Like the landscapes, languages and foods of Spain, a pilgrim will discover a great variety of accommodation in Spain, ranging from humble family-run pensions to five-star luxury hotels, often in dramatic historic buildings.
Albergues – hostels
Along the most popular routes such as the French Way or Camino Frances, the traveler’s first choice from many is the excellent network of albergues (hostels). The classic Camino albergues are run publicly or by private operators. The public spaces can be either municipal (municipal – run by the local council) or religious (parroquial- church run) They are often staffed by ‘hospitaleros’ (Camino volunteers) and offer dormitory-style accommodations, access to bathrooms and cooking facilities. The private sector has seen an opportunity and also provides albergue accommodations along the route. For the most part, neither of these can be booked in advance. Beds in dorms are allocated on a first come first served basis. You will need to have your passport stamped, as part of the ‘check in’ process and walkers always take priority over other pilgrims (ie. on horseback or bike pilgrims). Some accommodations are even more basic. In the village of Granon, for example, pilgrims sleep on mats on the floor of the bell tower of the San Juan Bautista church.
Guesthouses and hotels in Spain go under various traditional names – pensión, fonda, residencia, hostal, etc – though only hotels (hoteles), hostales and pensiones are recognized as official categories. These are all star-rated (hotels, one- to five-star; pensiones, one- or two-star), but the rating is not necessarily a guide to cost or ambience. Some smaller, boutique-style pensiones and hotels have services and facilities that belie their star rating; some four- and five-star hotels have disappointingly small rooms and an impersonal feel.
At the budget end of the scale are pensiones (marked P), fondas (F) – which traditionally had a restaurant or dining room attached – and casas de huéspedes (CH), literally an old-fashioned “guesthouse”. In all such places you can expect straightforward rooms, often with shared bathroom facilities (there’s usually a washbasin in the room), while occasionally things like heating, furniture (other than bed, chair and desk) and even external windows might be too much to hope for. On the other hand, some old-fashioned pensiones are lovingly cared for and very good value, while others have gone for a contemporary, boutique style.
In general, hostales are more like small or budget hotels. There are two types of hostels in the country: the “hostal-residencia” (denoted by “HsR” on the main entrance sign) and the “hostal” (marked “Hs”). Both are graded on a three-star system. Residential hostels are on par with one- or two-star hotels except they don’t have on-site restaurants. They generally offer good, if functional, rooms, usually with private bathrooms and – in some cases – probably heating and air-conditioning. Many also have cheaper rooms available without private bathrooms. Some hostales really are excellent, with good service and up-to-date furnishings and facilities. Many hostels are as nice as hotels, even if they only merit one or two stars. The Parador of Santiago de Compostela is actually called the Hostal de Dos Reis Catolicos.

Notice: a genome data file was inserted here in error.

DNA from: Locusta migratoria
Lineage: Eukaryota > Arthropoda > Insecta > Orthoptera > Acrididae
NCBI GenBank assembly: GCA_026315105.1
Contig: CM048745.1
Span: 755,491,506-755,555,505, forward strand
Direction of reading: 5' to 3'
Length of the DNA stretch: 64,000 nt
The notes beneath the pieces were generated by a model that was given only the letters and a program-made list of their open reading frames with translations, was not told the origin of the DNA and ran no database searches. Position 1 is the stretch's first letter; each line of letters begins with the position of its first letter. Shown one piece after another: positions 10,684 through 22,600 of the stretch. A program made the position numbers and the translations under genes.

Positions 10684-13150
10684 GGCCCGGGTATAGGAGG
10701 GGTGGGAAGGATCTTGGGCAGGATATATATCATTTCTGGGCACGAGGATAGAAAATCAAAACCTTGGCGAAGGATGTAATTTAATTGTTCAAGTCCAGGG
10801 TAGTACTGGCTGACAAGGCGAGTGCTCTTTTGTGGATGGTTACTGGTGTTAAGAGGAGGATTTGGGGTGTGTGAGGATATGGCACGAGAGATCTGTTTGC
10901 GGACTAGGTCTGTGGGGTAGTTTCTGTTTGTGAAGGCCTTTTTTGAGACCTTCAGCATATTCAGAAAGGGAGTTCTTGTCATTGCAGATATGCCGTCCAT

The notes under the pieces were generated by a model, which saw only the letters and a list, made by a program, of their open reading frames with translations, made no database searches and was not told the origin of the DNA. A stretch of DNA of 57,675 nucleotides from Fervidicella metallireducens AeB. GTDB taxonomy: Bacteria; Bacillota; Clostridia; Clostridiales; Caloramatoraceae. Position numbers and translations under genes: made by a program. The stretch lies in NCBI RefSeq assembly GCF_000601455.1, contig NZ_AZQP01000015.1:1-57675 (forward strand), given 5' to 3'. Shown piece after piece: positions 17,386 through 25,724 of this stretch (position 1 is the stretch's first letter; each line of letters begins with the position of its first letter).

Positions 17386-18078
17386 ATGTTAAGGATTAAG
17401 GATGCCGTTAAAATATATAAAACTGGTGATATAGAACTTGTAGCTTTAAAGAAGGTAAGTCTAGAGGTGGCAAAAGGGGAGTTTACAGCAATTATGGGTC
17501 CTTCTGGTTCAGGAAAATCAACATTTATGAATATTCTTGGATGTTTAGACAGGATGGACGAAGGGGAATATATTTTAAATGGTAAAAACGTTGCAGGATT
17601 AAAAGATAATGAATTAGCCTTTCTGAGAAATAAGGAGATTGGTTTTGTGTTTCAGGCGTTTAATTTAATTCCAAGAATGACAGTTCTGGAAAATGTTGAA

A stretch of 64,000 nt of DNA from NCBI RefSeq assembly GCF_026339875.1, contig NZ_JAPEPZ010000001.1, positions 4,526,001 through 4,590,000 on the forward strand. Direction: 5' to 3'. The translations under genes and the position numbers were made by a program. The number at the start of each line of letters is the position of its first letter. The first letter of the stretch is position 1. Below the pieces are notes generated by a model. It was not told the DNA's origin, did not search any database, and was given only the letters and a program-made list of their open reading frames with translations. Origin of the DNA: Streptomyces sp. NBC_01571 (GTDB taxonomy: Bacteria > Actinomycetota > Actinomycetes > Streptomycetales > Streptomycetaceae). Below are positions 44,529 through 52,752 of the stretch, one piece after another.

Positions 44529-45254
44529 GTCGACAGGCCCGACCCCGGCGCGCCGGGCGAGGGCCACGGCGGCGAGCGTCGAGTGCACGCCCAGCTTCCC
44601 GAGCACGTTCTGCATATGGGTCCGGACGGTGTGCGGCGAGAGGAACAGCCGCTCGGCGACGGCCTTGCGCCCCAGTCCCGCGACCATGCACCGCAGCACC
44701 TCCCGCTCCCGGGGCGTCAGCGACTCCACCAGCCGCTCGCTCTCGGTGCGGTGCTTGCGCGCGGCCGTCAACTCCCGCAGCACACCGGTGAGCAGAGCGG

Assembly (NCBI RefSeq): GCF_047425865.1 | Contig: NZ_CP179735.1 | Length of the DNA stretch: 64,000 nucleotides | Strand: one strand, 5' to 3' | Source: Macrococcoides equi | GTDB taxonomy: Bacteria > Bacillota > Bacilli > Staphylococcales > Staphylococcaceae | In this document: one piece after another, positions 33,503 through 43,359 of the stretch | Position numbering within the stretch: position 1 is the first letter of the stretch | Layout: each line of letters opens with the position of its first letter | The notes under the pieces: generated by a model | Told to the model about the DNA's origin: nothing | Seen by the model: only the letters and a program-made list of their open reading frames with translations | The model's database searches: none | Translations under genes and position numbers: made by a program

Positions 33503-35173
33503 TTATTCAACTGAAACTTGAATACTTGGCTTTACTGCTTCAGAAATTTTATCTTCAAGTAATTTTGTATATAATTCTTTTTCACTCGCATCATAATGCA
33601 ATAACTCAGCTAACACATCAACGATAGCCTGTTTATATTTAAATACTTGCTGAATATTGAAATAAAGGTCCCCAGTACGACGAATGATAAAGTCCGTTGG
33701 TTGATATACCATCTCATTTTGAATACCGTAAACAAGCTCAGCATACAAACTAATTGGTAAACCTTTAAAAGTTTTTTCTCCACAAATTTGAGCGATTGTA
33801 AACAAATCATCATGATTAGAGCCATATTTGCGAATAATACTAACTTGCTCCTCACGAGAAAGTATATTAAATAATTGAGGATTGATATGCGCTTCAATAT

Hotel quality in Spain is government-regulated, with all establishments rated on a scale of one to five stars (with five being the best). Hotels are emblazoned with a capital letter “H” and the star rating on a placard at the entrance. The ratings take into account such characteristics as amenities, services, room size and staffing. One-star hotels are pleasant enough, with basic in-room amenities and hotel services. As you go up in star ratings, you’ll also go up in price and amenities.
Spain has over ninety superior hotels in a class of their own, called paradores, which are often spectacular lodgings converted from castles, monasteries and other Spanish monuments (although some are purpose-built). There are paradores in Santo Domingo de la Calzada (actually two), Leon, Villafranca del Bierzo and Santiago de Compostela.
Casas rurales (rural houses) are boutique country properties refurbished keeping in mind the traditional architecture of the region. It’s a wide-ranging concept, from boutique cave dwellings to restored manor houses, many with pools and gardens. You can rent by the room, or by the property, either on a B&B basis or self-catering, depending on the accommodation.